Voices Across America

Teacher for 32 years, Fibromyalgia took it all

Katie Clark

State: Michigan
Congressional District: MI02


Chronic Pain, Genetic Disease, Mental Health, Rare Disease, Urological Disease

Issues and Challenges

Katie Clark has encountered: Access to Medicine, Copay Issues, Insurance Issues, Mental Health Access, Surprise Billing, Invisible Illness, Job Insecurity / Loss, Social Security Disability

My Story

I was a 6th-grade teacher for 32-years. I had planned to teach for many years to come. I had a laminated news article of an 80-year-old English teacher hanging behind my desk; that was the vision I had for myself. My husband had recently retired from the FDA, and I imagined coming home to dinner made, laundry done, etc. But, Fibromyalgia began to take over my life.

There are three main issues that I deal with: Fibro fog (which sounds way cuter than it is), extreme fatigue, and a roving, all-over, deep, toothache-like pain in my muscles.

Losing Myself

I couldn’t function in the classroom, a place that was my second home and a way of being that was my second nature. I could no longer teach fluently; I constantly lost my thoughts and words. I lost my sense of humor and ease of dealing with the numerous situations that came up with 6th-grade students which I had been known for prior to my last couple of years of teaching.

Coming home at night, I was too exhausted to do more than lay down. Prior to developing Fibromyalgia, I lived a very active life. After a full day of teaching, I’d come home to a full night of family life. On the weekends, my husband and I often do all our house chores of yard work, laundry, and the like, as a family. Then, we’d fit in a hike, family gathering, or attend our kid’s soccer games. Now, I was struggling to even drive home from work.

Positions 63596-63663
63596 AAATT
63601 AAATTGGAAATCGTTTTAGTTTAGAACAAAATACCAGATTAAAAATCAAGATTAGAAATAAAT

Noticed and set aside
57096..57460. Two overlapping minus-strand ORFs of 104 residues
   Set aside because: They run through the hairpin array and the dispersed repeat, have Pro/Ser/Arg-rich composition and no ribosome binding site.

As a mentor-teacher, known for leading in-service sessions and classroom visits where I modeled reading and writing workshop to my peers, I became panicked about my own evaluation. I couldn’t fill out the pre-eval form and ended up calling my kind, understanding principal who had known me for years the night before to cancel the next day’s observation. This was when I really understood something was seriously wrong.

What is Fibromyalgia?

So, in desperation, I went to see my GP in the fall of 2018. I described to him the pain I had nearly everywhere in my body, the wet sand I felt that filled my body and made every step a struggle, and the inability to speak or think coherently. When my GP mentioned Fibromyalgia, I didn’t know what it was. I had never even heard the word before. The teacher/learner in me began to research Fibromyalgia because he admitted that he didn’t know much about it.

I truly thought I’d have a month, maybe two, of rest and self-care, and I’d be back to teaching. That didn’t happen. On December 7th, I called in sick. After a weekend in bed, I couldn’t go in on Monday, then Tuesday, then Wednesday… I contacted my personnel director who let me know that I could go on long-term leave. “You have enough days saved up to cover the rest of the year and then some.”

As weeks, turned into months, I realized that I couldn’t go back to the classroom. That May, I retired as I had just turned 55 and had 32-years of teaching. In doing this, I left a huge part of me. My classroom was my second home; my fellow teachers and students-my second family. I still deeply mourn the loss.

As Mimi to my 6-year old granddaughter, Copeland, whose family lived with us until she was 4-years old, she has learned that I have to rest, meditate, and take care of my painful body. There would be many times when the family was out in the living room, and I was in bed. I’d so desperately want to be out with them, so I’d get up and move to the couch, but I wasn’t even well enough to sit there and had to go back into the dark comfort of my bedroom. All of this led me into a deep depression. But my little Copeland is my light and motivates me to keep trying and not give up.